A lot has been made about the Orioles trying to sweep the Yankees at Yankee Stadium for the first time since June 1986. So that led me to wonder how close they have been since yesterday they were two outs away before Nick Swisher homered.
Since that sweep, the Yankees are 122-68 at home against the Orioles. The Orioles have attempted to sweep a series of three or more with managers Earl Weaver, Cal Ripken Sr., Frank Robinson, Johnny Oates, Phil Regan, Davey Johnson, Ray Miller, Mike Hargrove, Sam Perlozzo, Lee Mazzilli, Dave Tremblay and Buck Showalter.
After that sweep, the Orioles lost 13 of their next 16 through 1988. In 1989, the Orioles had a surprising run while the Yankees struggled through a 74-win season and lost five of the seven meetings.
They opened the 1989 season in the Bronx with a 16-3 victory but were denied a two-game sweep when Dave LaPoint combined with Dave Righetti on a four-hitter and Dave Schmidt allowed three solo home runs.
An earlier rainout created a five-game series which was the first one at home for manager Bucky Dent. The Orioles held a 1-0 heading into the sixth but Kevin Hickey and Mark Williamson gave up four runs in the eighth. The Orioles then won the next four by outscoring the Yankees, 26-13, concluded their season series at Yankee Stadium by getting a complete game from Bob Milacki and left the Bronx with a 1 ½ game lead over the Blue Jays.
Both teams struggled through 1990 and 1991 and the Yankees won eight of 13 meetings with nothing of note occurring.
In 1992, the Orioles opened their new ballpark and were good again but not good enough in the Bronx, sandwiching a 9-2 victory around two losses in late-April. When they returned in late-July, the Yankees had fallen from the AL East race and the Orioles took the first two games but never overcame a 6-0 deficit and were denied the sweep with a 6-3 loss.
For a while in 1993, the Blue Jays, Yankees, Red Sox, Orioles and Tigers were in the hunt for the AL East.
When the Orioles made their maiden trip to Yankee Stadium that year on May 24, they were 17-25. They took three of four and the only thing standing in their way of a sweep was a 1-0 loss which was settled on a Pat Kelly fifth-inning solo shot off Jamie Moyer. That day Moyer gave up 10 hits in 6 2/3 innings while Bob Wickman gave up three in eight innings.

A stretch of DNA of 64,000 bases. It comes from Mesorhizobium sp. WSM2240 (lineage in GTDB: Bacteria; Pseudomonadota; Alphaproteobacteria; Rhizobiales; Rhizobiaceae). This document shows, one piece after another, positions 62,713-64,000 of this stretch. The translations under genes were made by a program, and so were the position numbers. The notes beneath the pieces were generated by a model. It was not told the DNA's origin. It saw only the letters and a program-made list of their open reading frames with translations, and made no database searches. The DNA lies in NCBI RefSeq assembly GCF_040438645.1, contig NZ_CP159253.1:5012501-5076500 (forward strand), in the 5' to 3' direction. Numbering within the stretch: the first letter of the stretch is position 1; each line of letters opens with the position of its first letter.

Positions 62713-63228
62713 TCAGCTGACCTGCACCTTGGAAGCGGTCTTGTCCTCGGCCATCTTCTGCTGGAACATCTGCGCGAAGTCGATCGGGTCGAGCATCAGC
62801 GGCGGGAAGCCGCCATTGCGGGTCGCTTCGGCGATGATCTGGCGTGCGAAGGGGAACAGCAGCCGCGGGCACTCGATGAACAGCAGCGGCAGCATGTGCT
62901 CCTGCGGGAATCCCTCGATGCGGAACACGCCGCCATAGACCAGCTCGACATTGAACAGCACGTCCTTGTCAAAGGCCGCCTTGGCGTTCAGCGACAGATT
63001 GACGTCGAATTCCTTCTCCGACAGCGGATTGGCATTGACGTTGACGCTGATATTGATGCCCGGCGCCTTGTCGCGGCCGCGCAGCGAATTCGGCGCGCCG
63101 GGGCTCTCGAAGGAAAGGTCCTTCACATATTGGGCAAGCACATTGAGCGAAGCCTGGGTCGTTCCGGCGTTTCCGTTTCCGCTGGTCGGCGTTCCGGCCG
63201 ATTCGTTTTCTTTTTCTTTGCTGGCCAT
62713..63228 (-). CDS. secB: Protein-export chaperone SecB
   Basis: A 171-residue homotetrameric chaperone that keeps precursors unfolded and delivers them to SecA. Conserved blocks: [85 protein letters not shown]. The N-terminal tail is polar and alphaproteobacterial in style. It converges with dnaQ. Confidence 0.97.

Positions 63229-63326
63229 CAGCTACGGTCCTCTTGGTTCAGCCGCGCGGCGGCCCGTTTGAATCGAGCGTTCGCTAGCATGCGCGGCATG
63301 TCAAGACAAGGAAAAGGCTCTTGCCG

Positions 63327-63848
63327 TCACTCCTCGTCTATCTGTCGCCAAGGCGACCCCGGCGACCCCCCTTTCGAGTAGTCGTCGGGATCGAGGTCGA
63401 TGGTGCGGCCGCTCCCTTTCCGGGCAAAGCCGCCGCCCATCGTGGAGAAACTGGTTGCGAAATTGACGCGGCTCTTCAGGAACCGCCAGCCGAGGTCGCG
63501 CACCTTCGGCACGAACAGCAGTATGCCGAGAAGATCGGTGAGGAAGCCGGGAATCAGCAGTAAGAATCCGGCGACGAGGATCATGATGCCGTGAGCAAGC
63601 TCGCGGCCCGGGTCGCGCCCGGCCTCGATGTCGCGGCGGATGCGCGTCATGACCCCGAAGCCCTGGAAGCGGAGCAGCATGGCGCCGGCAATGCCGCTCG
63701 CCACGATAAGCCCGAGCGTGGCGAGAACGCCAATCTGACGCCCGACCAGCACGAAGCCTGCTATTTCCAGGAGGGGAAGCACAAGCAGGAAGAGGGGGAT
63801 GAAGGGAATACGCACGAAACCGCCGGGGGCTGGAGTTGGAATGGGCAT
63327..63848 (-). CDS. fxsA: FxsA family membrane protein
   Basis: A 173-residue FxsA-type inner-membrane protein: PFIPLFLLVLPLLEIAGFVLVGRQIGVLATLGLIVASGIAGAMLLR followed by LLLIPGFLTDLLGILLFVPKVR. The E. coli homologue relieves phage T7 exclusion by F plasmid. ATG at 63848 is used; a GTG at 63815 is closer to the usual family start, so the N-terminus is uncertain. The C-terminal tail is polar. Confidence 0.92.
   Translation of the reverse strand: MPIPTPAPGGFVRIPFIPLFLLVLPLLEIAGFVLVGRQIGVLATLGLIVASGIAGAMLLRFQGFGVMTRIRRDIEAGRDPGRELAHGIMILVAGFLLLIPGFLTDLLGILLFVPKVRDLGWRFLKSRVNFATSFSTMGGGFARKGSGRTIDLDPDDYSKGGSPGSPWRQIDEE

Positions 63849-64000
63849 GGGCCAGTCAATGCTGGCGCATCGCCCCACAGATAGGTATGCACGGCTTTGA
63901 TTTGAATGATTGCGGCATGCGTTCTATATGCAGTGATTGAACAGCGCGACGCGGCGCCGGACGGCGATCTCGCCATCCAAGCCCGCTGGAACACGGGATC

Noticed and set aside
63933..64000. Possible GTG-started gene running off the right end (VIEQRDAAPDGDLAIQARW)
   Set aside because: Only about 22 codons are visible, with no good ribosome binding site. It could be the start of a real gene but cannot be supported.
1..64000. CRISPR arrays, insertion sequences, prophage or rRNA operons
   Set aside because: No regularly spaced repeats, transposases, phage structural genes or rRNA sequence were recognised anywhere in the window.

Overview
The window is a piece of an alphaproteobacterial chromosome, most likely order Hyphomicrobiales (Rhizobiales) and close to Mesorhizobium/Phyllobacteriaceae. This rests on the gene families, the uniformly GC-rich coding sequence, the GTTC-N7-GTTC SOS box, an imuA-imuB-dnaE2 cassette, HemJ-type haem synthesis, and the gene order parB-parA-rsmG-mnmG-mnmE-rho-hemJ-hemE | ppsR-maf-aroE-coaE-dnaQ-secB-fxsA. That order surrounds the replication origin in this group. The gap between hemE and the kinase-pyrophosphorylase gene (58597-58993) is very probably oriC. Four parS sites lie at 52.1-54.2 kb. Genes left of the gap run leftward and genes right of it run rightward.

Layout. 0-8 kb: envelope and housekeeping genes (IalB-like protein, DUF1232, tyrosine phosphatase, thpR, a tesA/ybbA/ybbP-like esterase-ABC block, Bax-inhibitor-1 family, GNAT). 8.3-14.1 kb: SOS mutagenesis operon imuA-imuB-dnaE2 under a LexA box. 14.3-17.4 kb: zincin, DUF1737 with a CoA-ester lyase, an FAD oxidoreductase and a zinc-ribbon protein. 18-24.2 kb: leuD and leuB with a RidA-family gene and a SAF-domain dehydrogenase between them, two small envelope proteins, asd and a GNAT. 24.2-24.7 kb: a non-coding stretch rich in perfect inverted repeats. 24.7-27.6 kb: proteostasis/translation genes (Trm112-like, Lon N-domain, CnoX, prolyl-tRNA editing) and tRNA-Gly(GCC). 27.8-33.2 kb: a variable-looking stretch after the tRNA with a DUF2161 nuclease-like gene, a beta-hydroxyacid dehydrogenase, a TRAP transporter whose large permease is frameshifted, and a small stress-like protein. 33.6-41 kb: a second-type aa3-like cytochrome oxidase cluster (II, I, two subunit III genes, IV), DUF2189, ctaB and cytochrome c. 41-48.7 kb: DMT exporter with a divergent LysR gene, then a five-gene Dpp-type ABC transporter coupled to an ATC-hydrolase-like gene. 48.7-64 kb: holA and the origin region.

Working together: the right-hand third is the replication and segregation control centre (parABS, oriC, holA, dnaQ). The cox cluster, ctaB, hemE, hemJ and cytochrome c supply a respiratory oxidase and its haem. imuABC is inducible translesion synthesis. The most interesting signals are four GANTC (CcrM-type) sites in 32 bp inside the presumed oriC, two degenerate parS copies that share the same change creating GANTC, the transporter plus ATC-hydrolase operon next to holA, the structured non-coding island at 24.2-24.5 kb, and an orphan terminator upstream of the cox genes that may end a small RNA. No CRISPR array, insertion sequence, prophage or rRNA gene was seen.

The Orioles returned in August 63-52 and 2 ½ games behind the Blue Jays. They were swept in the three-game series that featured an outstanding double play, Domingo Jean walking to Yankee Stadium and a Don Mattingly home run just clearing the right field wall.
During the 1994 strike year and the first year of divisional realignment, the Orioles made their first trip in May and lost the first two before taking the finale in 10 innings on Jack Voigt’s two-run double off Xavier Hernandez. In their final three games of the season, a game-winning single by Randy Velarde in the 11th off Mark Eichorn was the only thing standing in their way of the sweep. The Orioles blew a 4-0 lead and then closed out the season with an 8-1 victory by handing Jimmy Key his fourth loss.
In 1995, a season reduced to 144 games, the Orioles stayed below .500 most of the year and lost four of six visits. In the four losses, the Yankees outscored the Orioles, 26-6.
The next year was a season of peaks and valleys in the AL East race for the Orioles. They appeared buried after the July massacre in Baltimore dropped the deficit to 10 games. After splitting a late-June series, the Orioles returned for a three-game set just 2 ½ games back but lost the first game on Ruben Rivera’s 10th inning single off Alan Mills and avoided the sweep with a 10-9 win.
In 1997, the Orioles led the AL East for virtually the entire year and it was their last winning season. In the Bronx, they swept a two-game series that put them at 33-15 and eight ahead of the Yankees. They returned for a September showdown and won the first three but the Yankees got to Mike Mussina and avoided a sweep with a 10-3 victory behind home runs from Paul O’Neill, Jorge Posada, Tim Raines and Bernie Williams.
In 1998, the Yankees won 114 games and six were against the Orioles at home. The most notable game was May 19 when Bernie Williams hit a three-run home run off Armando Benitez. Benitez then hit Tino Martinez and triggered a massive brawl that featured Darryl Strawberry getting Benitez. When the Orioles left the Bronx following three one-run losses in early July, they were 26 ½ games out.
In 1999, the Orioles lost four of the seven trips. They won two blowouts to salvage a four-game split on July 4th weekend and would have had the sweep but went 1-for-10 with runners in scoring position in the opener and then blew a 5-3 lead and lost when Arthur Rhodes gave up a ninth-inning three-run home run to Scott Brosius the following day.
By 2000, the Orioles had begun the process of trading most of their veteran players but in early-May, they hovered around .500 and on the day the Yankees honored Bob Sheppard, they avoided a sweep by scoring three off Mariano Rivera for a 7-6 win. Had the Orioles lost that game they would have had a 13-game losing streak. They returned for July 4 and took the opener against a struggling David Cone but then gave up 25 runs in the other games.